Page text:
JERUSALEM (Reuters) - A senior lawmaker of Prime Minister Benjamin Netanyahu’s right-wing party on Tuesday visited a flashpoint religious site in Jerusalem revered by Jews and Muslims, a move that has sparked violence in the past.
Under armed police escort, Danny Danon, a deputy parliament speaker, toured the site of an ancient Jewish temple, a plaza home to the al-Aqsa mosque, one of Islam’s holiest sites, and said he thought Jews should be permitted freer access there.
A group of Muslim protesters shouted “Allahu Akhbar,” or God is Greatest, as Danon, trailed by armed police and dozens of Israeli and Western tourists, strolled around the area known to Muslims as al-Haram al-Sharif, and to Jews as the Temple Mount.
But despite the tense atmosphere there was no violence or confrontations during the lawmaker’s hour-long visit.
Danon told reporters at the nearby Western Wall, Judaism’s holiest prayer site, before the climb to the Temple Mount, that his visit was to mark the ninth of Ab, a day of fasting marking the day the Roman-era Jewish temple was razed.
Past visits by senior Israeli officials to the site at the core of the Israeli-Palestinian dispute have sparked violence, notably in 2000 when a visit by Ariel Sharon, then an opposition leader, set off a Palestinian uprising and years of bloodshed.
Israel considers Jerusalem as its capital including Arab East Jerusalem, which it captured in a 1967 war and annexed in a move not recognized internationally. Palestinians want East Jerusalem as capital of a future state.
Disputes over the city have played a key role in hindering progress in U.S.-backed efforts to resume direct peace talks between the sides.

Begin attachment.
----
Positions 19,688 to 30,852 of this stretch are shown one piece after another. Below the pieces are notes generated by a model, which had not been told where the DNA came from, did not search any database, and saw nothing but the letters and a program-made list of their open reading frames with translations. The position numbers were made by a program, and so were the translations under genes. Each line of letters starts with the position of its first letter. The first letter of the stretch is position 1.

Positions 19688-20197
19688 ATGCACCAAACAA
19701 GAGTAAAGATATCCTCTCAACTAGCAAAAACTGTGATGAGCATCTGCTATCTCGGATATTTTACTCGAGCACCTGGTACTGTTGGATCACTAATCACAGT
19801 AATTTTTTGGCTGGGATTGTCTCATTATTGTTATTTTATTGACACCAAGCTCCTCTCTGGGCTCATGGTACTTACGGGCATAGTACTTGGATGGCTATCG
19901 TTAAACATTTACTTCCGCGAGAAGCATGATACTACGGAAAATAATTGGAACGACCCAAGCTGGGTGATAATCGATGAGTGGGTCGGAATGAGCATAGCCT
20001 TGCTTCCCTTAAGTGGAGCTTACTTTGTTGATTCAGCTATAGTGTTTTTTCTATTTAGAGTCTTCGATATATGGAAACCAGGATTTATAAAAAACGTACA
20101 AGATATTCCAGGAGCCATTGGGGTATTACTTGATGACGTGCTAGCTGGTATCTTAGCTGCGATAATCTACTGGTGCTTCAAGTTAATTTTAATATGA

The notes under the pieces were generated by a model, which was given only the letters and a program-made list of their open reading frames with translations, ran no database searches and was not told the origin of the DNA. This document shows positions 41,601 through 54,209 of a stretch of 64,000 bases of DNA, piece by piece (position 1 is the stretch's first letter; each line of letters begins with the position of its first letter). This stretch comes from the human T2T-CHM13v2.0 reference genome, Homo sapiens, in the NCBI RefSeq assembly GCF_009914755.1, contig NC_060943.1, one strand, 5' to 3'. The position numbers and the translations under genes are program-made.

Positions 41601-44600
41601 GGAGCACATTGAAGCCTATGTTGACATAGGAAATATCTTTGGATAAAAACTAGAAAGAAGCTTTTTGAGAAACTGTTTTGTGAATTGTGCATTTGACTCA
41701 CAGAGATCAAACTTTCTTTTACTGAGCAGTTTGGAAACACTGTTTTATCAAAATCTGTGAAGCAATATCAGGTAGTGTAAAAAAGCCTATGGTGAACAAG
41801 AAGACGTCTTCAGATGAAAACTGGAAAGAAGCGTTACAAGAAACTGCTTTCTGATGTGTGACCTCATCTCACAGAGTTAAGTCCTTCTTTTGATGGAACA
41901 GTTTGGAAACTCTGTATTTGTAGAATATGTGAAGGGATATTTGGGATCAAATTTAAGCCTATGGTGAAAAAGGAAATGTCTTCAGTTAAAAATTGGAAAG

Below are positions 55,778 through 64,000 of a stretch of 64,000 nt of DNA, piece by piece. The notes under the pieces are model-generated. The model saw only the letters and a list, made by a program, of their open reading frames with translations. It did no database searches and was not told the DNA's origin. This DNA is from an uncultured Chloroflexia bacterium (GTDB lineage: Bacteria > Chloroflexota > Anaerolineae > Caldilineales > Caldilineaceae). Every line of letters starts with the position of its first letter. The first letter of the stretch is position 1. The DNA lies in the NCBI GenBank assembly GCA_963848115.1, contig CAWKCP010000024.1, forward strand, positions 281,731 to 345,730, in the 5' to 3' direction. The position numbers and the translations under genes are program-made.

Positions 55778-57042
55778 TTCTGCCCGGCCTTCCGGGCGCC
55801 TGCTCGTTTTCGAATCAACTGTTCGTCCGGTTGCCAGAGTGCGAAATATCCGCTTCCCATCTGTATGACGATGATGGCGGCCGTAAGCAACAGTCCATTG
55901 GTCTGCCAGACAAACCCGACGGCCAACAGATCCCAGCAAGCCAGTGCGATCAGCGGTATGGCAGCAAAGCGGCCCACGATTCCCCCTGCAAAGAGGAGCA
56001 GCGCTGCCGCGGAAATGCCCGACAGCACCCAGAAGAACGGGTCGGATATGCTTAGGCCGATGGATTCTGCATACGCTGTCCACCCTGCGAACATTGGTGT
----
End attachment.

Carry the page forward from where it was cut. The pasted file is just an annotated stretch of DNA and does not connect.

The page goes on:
Palestinians are angry at Israeli plans published in the past few months to expand housing construction in East Jerusalem, and destroy dozens of Palestinian homes Israel says were built illegally.
“I don’t see any provocation here,” Danon, a Likud party lawmaker, replied when asked by reporters whether his tour of the holy site in the old walled city may ratchet up tensions.
Danon said he wanted a firsthand look at security procedures and to press the case for permitting Jews to pray at the site.
“There is full religious freedom for Jews and Muslims on the Temple Mount,” Danon said. “But it is more difficult for the Jew than the Muslim to go and pray on the Temple Mount. This is a distortion that must be corrected.”
“If Jews want to go and pray on the Temple Mount then they should be allowed to do it,” he added.
Israeli police often permit tourist visits to the holy compound but discourage Jews from worshipping there, diverting them to the nearby Western Wall to try and prevent violence.
No Jewish worship took place at the site during Danon’s tour on Tuesday, and all were under strict orders to avoid entering al-Aqsa. Afterwards, a small group of Jewish settlers said some prayers outside the compound’s gate, where they intoned a Hebrew psalm that calls for the holy temple to someday be rebuilt.
Editing by Jon Hemming